Anyway, because of the combination of her Indian background and her perception of the British class system, this poor woman failed to spot a hoax that would have been blindingly obvious to a British born person, and put the call through, which resulted in a breach of the doctor/patient confidentiality of a member of the royal family! She simply found the shame of that mistake too much to bear. If you have some knowledge, as I do, of all three cultures, it’s really not that difficult to understand why she acted as she did. Nor is it hard to imagine why the presenters don’t understand it. They’re just regular Aussie bogans, why would they understand? There are excuses for them. They’re young, and probably haven’t had much exposure to other cultures (although given that was the case, was it wise to let them make ‘prank’ calls to other countries?).

What is difficult to understand is why nobody at the station, although they had the chance to vet the recording before broadcast, spotted that there were two major legal problems with it. The first is fraudulently misrepresenting oneself in order to gain confidential medical information. That shouldn’t have been hard to understand, doctor/patient confidentiality works exactly the same way in Australia as it does in Britain. The second is that it is a breach of NSW law to secretly record, and then use, a phone call without the other person’s permission. Hint: that’s why whenever you call a company or govt. dept. you are warned up front that the call may be recorded, and given the chance to opt out. It’s a legal obligation for them to do that. I suppose we shouldn’t be surprised, these are the people who continue to bring us the vile Kyle Sandilands after all. That’s where the blame should lie – with management. Anyone who thinks Sandilands (or Alan Jones for that matter) is a fit and proper person to host a radio show is, by definition, not a fit and proper person to hold a radio license. And don’t go bleating about freedom of speech, not unless you are prepared to offer me my own radio show too. You have the right to say what you like, you don’t have the right to be listened to. I have the right not to suffer fools gladly. Does freedom of speech really mean that we cannot excercise any kind of quality control, but must rather be obliged to listen uncritically to idiots? I think not.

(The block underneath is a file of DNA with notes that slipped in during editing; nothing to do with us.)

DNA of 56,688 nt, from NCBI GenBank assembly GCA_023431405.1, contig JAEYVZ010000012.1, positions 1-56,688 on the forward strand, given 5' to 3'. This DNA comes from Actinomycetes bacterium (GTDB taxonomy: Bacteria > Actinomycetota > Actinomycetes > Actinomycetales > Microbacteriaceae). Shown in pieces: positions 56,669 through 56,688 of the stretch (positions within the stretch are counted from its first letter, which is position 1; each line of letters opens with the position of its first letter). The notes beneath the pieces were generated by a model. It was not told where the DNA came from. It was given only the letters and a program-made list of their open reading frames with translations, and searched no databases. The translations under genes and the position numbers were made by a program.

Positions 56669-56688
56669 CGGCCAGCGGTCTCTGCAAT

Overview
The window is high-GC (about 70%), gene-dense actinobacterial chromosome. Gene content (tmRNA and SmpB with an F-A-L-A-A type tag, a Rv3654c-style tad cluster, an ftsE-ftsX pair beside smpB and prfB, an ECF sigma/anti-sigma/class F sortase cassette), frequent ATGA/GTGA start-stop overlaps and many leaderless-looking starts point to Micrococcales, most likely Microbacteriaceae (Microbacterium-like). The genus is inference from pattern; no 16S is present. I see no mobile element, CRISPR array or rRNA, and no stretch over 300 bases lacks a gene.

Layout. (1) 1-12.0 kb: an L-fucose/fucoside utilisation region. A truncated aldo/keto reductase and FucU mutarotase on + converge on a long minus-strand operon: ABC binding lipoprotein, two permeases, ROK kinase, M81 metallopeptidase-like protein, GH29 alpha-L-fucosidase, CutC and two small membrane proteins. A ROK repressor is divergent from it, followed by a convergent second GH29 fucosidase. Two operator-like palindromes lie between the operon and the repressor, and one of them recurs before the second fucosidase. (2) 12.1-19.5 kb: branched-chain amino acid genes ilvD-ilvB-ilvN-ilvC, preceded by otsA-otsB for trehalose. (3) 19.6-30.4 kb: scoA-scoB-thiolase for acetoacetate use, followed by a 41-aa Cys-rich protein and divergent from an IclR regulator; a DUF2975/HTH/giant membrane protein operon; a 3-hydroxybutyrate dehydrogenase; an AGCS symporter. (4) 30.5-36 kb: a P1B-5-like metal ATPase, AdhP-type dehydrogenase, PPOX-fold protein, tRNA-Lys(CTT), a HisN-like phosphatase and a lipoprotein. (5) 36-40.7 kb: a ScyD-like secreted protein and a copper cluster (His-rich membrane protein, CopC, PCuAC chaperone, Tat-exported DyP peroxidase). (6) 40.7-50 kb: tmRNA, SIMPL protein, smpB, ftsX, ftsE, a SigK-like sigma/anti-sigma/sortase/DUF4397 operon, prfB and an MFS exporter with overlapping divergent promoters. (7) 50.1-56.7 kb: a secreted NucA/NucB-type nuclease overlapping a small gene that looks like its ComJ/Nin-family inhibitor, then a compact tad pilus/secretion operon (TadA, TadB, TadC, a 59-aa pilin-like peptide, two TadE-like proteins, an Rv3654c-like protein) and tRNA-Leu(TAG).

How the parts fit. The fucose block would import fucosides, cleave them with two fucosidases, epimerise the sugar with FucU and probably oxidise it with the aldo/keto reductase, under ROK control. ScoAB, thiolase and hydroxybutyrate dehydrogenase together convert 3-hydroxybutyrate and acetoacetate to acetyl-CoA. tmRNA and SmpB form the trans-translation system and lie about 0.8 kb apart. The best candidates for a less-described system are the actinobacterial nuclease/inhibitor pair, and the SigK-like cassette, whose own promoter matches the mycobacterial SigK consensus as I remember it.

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2 Comments
  1. Well said. I think the hospital management have a lot to answer for too, but agree the call should never have been made. Shocking situation all around.

    • I think there’s still quite a bit to learn about what role the employer played in the aftermath of the call, and that could well have a significant bearing on what transpired. Also, as has been pointed out to me on Twitter, we know little or nothing of the poor woman’s psychological state. I can’t see any excuse in that however. If you’re going to have prank calls, the intent of which, after all, is to humiliate people, sooner or later you’re going to strike someone in a vulnerable state. This is the result.

      Who is it that’s known for repeatedly making prank calls? That’s right, Bart Simpson. Who is supposed to be ten years old. That is about the mental age we’re dealing with here. I just can’t reconcile the fact that in the name of ‘freedon of speech’ we encourage intellectually challenged presenters to promote stupidity in the population. Maybe it’s because when I grew up the only radio we had was the BBC. Four stations, Radio 1 for pop, Radio 2 for easy listening, Radio 3, classical and Radio 4, news and talk. It was public service broadcasting, meant to educate and inform. It used to work pretty well. Then in the 70s they introduced independent radio, one license per city, but they were all music stations. That’s what radio’s for – music. Talkback only encourages stupid people to think their ill-informed opinions are worth hearing. They’re not.